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OpenFlow Firewall Assignment

Hello GENI index Hello GENI index Hello GENI index


Debugging an OpenFlow Controller

You will find it helpful to know what is going on inside your OpenFlow controller and its associated switch when implementing these exercises. This section contains a few tips that may help you out if you are using the Open vSwitch implementation provided with this tutorial. If you are using a hardware OpenFlow switch, your instructor can help you find equivalent commands.
The Open vSwitch installation provided by the RSpec included in this tutorial is located in /opt/openvswitch-1.6.1-F15. You will find Open vSwitch commands in /opt/openvswitch-1.6.1-F15/bin and /opt/openvswitch-1.6.1-F15/sbin. Some of these commands may be helpful to you. If you add these paths to your shell’s $PATH, you will be able to access their manual pages with man. Note that $PATH will not affect sudo, so you will still have to provide the absolute path to sudo; the absolute path is omitted from the following examples for clarity and formatting.

  • 2.1 ovs-vsctl
    Open vSwitch switches are primarily configured using the ovs-vsctl command. For exploring, you may find the ovs-vsctl show command useful, as it dumps the status of all virtual switches on the local Open vSwitch instance. Once you have some information on the local switch configurations, ovs-vsctl provides a broad range of capabilities that you will likely find useful for expanding your network setup to more complex configurations for testing and verification. In particular, the subcommands add-br, add-port, and set-controller may be of interest.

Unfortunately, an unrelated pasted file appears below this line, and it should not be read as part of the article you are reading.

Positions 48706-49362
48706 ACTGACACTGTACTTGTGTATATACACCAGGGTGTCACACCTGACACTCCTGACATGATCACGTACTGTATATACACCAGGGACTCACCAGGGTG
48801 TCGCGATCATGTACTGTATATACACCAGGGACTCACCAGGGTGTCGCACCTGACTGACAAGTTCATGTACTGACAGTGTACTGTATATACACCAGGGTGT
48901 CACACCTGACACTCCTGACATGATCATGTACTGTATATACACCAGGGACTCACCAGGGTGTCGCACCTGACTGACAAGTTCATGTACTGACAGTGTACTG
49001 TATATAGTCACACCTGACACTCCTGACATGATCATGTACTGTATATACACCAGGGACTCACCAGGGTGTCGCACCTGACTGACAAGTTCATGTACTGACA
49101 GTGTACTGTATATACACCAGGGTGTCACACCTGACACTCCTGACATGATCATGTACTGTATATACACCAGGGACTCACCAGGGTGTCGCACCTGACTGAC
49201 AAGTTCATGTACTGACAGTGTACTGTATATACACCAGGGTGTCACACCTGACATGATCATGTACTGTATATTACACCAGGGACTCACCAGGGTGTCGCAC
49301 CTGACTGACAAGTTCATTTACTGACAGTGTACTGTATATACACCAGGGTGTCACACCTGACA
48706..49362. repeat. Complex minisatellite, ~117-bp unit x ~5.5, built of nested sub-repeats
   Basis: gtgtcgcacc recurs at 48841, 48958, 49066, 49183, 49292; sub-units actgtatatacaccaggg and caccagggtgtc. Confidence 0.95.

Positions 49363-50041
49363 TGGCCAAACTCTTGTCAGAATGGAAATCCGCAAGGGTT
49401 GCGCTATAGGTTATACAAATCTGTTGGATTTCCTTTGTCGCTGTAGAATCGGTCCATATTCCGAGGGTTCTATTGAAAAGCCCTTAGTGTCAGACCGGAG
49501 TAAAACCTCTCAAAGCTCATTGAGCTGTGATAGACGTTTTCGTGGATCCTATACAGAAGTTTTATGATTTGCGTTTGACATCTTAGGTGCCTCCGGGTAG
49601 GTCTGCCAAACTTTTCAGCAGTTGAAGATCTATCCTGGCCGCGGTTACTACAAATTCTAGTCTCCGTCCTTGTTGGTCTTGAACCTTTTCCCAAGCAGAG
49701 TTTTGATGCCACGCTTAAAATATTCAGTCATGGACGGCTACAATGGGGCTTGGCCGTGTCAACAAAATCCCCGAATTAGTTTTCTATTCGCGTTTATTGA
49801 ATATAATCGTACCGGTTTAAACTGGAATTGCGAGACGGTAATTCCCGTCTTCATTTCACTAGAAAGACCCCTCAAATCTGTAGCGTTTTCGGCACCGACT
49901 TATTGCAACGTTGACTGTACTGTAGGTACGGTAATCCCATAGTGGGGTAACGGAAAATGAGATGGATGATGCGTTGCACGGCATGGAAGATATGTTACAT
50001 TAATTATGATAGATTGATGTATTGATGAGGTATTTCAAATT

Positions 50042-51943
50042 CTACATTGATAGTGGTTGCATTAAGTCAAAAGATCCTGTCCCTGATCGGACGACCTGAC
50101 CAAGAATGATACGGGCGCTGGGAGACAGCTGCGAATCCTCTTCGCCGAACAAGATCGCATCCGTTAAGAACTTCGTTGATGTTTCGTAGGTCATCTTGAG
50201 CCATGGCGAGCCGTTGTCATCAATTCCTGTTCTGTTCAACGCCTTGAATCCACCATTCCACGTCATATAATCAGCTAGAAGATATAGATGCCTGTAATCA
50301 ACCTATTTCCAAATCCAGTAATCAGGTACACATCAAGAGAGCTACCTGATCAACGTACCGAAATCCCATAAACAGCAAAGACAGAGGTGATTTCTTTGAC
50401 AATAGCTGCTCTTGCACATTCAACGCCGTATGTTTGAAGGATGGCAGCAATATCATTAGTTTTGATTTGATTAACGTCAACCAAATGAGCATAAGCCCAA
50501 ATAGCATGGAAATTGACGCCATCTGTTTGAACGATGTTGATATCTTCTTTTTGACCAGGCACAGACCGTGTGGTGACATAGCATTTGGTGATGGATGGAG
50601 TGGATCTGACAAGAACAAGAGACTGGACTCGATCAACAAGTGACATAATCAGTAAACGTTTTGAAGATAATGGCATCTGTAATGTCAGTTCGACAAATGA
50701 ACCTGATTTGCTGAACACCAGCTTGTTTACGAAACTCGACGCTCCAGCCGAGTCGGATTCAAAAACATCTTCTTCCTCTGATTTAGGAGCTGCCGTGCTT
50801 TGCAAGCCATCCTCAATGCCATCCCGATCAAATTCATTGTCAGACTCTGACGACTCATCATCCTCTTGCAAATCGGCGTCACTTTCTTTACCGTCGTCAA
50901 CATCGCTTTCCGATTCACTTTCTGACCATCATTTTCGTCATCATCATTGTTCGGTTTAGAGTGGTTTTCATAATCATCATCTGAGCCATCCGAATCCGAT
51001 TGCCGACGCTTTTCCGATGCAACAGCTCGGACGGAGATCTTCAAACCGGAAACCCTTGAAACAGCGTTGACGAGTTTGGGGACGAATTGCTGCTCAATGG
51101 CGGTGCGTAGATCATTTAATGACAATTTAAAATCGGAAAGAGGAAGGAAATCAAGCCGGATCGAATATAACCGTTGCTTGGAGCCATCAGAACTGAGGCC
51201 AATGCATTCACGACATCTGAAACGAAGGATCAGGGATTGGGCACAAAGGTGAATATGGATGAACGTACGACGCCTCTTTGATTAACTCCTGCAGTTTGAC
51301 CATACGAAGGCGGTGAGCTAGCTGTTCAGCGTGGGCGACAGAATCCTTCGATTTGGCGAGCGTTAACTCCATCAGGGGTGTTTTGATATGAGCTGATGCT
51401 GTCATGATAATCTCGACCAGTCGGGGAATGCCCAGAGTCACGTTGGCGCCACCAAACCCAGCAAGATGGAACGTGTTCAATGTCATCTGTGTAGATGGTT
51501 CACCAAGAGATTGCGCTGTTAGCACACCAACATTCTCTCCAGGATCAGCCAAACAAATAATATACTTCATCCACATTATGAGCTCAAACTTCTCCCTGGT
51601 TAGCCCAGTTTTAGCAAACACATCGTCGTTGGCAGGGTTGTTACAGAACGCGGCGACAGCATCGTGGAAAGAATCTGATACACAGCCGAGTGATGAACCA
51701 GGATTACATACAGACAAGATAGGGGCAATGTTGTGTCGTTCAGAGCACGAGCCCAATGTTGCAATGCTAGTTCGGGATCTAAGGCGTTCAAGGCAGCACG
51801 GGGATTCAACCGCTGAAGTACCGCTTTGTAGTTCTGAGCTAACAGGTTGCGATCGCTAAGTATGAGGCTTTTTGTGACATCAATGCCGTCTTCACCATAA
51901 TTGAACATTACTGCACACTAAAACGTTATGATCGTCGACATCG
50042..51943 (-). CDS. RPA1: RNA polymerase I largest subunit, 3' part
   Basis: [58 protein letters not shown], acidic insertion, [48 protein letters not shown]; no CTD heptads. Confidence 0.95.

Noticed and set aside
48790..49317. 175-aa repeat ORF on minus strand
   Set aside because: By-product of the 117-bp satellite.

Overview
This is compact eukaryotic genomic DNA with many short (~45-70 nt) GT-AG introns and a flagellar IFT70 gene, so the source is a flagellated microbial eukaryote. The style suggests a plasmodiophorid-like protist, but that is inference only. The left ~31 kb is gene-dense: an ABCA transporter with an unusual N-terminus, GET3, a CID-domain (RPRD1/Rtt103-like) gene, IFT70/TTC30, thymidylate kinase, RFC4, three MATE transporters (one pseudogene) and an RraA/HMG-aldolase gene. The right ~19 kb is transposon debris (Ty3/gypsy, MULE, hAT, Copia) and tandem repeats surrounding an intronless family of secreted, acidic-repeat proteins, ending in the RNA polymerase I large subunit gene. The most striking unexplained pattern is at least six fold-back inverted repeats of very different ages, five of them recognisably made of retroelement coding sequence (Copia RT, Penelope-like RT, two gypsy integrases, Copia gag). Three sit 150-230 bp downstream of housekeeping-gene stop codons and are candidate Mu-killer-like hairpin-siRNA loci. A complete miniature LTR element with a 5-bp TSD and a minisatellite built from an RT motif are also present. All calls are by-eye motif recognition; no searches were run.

• 2.2 ovs-ofctl
    The switch host configured by the given rspec listens for incoming OpenFlow connections on localhost port 6634. You can use this to query the switch state using the ovs-ofctl command. In particular, you may find the dump-tables and dump-flows subcommands useful. For example, sudo ovs-ofctl dump-flows tcp: will output lines that look like this:
    cookie=0x4, duration=6112.717s, table=0, n packets=1, n bytes=74, idle age=78,priority=5,tcp,
    nw src= actions=CONTROLLER:65535
    This indicates that any TCP segment with source IP in the subnet should be sent to the OpenFlow controller for processing, that it has been 78 seconds since such a segment was last seen, that one such segment has been seen so far, and the total number of bytes in packets matching this rule is 74. The other fields are perhaps interesting, but you will probably not need them for debugging. (Unless, of course, you choose to use multiple tables — an exercise in OpenFlow 1.1 functionality left to the reader.)
  • 2.3 Unix utilities
    You will want to use a variety of Unix utilities, in addition to the tools listed in ExerciseLayout, to test your controllers. The standard ping and /usr/sbin/arping tools are useful for debugging connectivity (but make sure your controller passes ICMP ECHO REQUEST and REPLY packets and ARP traffic, respectively!), and the command netstat -an will show all active network connections on a Unix host; the TCP connections of interest in this exercise will be at the top of the listing. The format of netstat output is out of the scope of this tutorial, but information is available online and in the manual pages.